Will 2016 be the year the government will properly fund childcare?
Tuesday, January 19, 2016
We return from the Christmas break to all the usual doom and gloom, including the usual diets and a ban on alcohol forever. Clearly, the person who suggested this has never visited Italy nor understands the challenges of dealing with Early Years policy!
During the holiday, apart from the usual relaxing, cooking, knitting, walking and enjoying watching Happy Feet, Despicable Me and Agatha Christie (all again!) the Christmas TV programme schedule allowed me some time to continue my love affair with my laptop and to pore over old files under the auspices of preparing the outline for a new book! What I found sent me straight to a box of chocolates and a pot of tea. Sit comfortably and I will begin…
Once upon a time, a long time ago, the world woke up to the long term social, educational and economic benefits of investing in early years. Eventually, the message reached the ears of the many Governments. They were delighted to discover that good quality early childhood education could help children, especially those from poor families, achieve higher success in school; narrowing the achievement gap and ultimately reducing lifelong social and economic poverty which has such a high fiscal cost for society. In 1990 the Government promised to eradicate child poverty by 2020.
“Getting the early years right benefits the whole of society. Through economic research, psychology, biology and neuroscience, the answers came out the same; treat what happens in the first years as gold…“…early engagement pays a very high rate of return. The dividend is 12 – 16% per year for every £1 of investment – a payback of four or five times the original investment by the time the young person reaches their early twenties and the gains continue to flow throughout their life.” Sinclair 2006 Chapter 5
However, evidence soon emerged that unless the standard of childcare provided was of the best quality and accessible the investment was futile particularly to those children living in poverty.
"Poverty – especially persistent poverty – has a greater impact on cognitive development than factors such as whether or not parents read to their children, take them to the library, or help them with reading, writing and maths." Andy Dickerson and Gurleen Popli (2012) Evidence from the UK Millennium Cohort Study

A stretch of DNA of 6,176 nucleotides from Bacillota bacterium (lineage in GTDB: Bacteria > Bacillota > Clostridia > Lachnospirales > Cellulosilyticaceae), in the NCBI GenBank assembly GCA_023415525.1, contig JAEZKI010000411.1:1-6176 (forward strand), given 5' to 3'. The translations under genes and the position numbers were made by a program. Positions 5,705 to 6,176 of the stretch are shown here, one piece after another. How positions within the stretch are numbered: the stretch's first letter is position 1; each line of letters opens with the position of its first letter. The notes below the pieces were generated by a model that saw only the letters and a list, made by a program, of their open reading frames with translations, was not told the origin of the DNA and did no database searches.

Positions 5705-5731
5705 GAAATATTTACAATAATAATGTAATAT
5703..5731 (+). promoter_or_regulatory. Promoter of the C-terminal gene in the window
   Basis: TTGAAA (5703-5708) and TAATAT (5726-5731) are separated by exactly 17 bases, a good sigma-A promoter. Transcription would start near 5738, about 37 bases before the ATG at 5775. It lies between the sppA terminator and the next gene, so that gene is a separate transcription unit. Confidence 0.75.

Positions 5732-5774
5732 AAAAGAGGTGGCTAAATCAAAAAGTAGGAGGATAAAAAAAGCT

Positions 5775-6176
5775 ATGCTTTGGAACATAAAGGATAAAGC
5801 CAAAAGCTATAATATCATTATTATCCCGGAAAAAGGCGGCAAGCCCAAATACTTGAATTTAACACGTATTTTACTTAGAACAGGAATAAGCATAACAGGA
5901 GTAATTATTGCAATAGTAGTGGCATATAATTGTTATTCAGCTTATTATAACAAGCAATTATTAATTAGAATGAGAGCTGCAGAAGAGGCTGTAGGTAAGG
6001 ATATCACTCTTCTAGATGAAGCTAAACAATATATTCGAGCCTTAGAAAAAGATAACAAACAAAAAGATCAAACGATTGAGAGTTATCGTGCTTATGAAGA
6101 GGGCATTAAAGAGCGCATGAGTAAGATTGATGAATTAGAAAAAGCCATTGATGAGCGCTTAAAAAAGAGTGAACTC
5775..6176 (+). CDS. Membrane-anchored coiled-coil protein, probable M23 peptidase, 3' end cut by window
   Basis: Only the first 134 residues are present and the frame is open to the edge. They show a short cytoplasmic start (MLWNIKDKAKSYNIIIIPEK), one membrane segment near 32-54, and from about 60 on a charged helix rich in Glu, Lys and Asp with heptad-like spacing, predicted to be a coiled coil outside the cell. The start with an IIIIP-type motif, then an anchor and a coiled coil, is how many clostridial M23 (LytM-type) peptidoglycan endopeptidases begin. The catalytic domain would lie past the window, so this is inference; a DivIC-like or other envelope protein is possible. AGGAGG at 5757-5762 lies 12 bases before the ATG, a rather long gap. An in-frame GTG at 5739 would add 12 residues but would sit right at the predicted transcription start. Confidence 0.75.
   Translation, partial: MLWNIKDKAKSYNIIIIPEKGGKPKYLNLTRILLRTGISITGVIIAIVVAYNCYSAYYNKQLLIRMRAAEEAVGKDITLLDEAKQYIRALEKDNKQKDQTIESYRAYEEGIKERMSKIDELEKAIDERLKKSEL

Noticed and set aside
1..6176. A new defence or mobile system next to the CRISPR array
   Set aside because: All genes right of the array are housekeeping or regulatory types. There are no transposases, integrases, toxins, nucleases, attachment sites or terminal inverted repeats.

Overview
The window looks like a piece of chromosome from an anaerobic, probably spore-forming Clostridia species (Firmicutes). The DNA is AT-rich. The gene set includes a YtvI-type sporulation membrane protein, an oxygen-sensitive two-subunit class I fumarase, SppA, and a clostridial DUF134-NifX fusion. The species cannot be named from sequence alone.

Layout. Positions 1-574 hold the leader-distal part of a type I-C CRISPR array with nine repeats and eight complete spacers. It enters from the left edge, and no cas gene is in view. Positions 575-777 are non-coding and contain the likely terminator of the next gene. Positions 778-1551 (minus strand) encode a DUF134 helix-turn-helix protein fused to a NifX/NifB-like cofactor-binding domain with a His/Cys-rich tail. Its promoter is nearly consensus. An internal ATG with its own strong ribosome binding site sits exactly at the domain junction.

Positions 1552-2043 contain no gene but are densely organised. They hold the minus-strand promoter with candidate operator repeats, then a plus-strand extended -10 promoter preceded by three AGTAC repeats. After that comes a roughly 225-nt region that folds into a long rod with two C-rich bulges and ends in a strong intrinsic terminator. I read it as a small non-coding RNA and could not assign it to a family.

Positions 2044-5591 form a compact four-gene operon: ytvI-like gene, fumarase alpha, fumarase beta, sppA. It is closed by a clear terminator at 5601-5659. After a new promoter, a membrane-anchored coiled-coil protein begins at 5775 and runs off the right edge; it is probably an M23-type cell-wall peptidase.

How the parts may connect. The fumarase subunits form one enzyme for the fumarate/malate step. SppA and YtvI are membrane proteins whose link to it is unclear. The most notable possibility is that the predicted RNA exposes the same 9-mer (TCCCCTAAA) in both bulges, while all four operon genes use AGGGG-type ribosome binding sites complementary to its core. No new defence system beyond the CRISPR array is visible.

However, the solution to such a big problem required the Government to put its hand in its pocket, dig deep and fund it correctly. Every report from the DfE to Ofsted to Nfer, CPAG all agreed that high quality childcare especially for poorer families needed proper funding. The Early Years sector was delighted to help ensure the children get the right service but the cost continued to be problematic.
Sadly, despite knowing the answer for the past 15 years the story does not have a good ending. The UK has one of the steepest socio-economic ’gradients‘ in education among similar countries (OECD 2001). 3.7 million children live in poverty, 4 in 10 in London. Only about a quarter of students receiving free school meals gain five good GCSEs or equivalent, compared to over half of the overall population (DfES 2006).
To me the answer is clear and has not changed for 15 years. Fund the childcare correctly so that we can make a difference to all children, especially the poorest.
In the meantime, the Works and Pensions Select Committee has launched a joint inquiry. They want your view on the relationship between early years education and the life chances strategy, cross-departmental co-ordination on early years interventions and interaction with the benefits system and public services by the end of February.
In other words, how do you think policy is working currently? Particularly in relation to how it is coordinated across different departments, and what do people think should be done differently? Will the measures that the Government is developing be effective?
So, breathe, relax and give them an answer and use whatever comfort food you need to make the process palatable.
Then write to the Governments’ Chief Medical Officer and remind her that the reason so many of us drink a glass of red wine is because we need fortification to deal with Government policy, attitude and behaviour; a more likely cause of high blood pressure and negative stress than any Merlot or Shiraz!
June O'Sullivan is chief executive of the London Early Years Foundation. This blog first appeared on the LEYF website